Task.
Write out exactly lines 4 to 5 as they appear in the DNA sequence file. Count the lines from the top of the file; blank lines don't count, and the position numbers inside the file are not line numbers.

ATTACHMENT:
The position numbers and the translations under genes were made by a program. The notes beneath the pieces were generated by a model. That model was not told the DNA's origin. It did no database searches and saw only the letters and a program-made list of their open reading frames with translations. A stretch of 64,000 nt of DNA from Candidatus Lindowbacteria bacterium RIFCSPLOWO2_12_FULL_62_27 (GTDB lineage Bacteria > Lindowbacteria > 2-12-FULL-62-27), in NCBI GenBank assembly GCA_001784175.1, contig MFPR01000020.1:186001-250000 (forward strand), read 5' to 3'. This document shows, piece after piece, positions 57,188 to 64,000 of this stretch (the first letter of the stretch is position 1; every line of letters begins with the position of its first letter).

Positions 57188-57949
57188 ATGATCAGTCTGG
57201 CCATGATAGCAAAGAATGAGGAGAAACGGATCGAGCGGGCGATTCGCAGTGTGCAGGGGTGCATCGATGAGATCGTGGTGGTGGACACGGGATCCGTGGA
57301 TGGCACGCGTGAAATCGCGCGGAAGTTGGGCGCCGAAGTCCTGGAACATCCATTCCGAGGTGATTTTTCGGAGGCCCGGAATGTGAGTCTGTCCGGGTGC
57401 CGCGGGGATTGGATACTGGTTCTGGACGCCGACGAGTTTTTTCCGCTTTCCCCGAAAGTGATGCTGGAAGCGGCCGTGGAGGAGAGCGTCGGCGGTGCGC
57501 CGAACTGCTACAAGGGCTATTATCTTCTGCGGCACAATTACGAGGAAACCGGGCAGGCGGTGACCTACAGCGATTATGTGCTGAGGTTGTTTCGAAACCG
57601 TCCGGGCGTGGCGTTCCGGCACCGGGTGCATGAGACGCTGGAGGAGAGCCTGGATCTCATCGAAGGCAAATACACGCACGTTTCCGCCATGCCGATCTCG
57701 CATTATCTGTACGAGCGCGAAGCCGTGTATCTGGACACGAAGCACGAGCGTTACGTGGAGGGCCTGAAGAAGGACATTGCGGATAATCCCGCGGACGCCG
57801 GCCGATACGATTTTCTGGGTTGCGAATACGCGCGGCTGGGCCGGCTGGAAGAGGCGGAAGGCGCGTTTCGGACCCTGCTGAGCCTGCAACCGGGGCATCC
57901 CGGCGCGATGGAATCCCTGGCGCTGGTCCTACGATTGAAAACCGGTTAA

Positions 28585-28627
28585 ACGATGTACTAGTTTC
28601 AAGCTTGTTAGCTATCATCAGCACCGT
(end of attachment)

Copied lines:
57201 CCATGATAGCAAAGAATGAGGAGAAACGGATCGAGCGGGCGATTCGCAGTGTGCAGGGGTGCATCGATGAGATCGTGGTGGTGGACACGGGATCCGTGGA
57301 TGGCACGCGTGAAATCGCGCGGAAGTTGGGCGCCGAAGTCCTGGAACATCCATTCCGAGGTGATTTTTCGGAGGCCCGGAATGTGAGTCTGTCCGGGTGC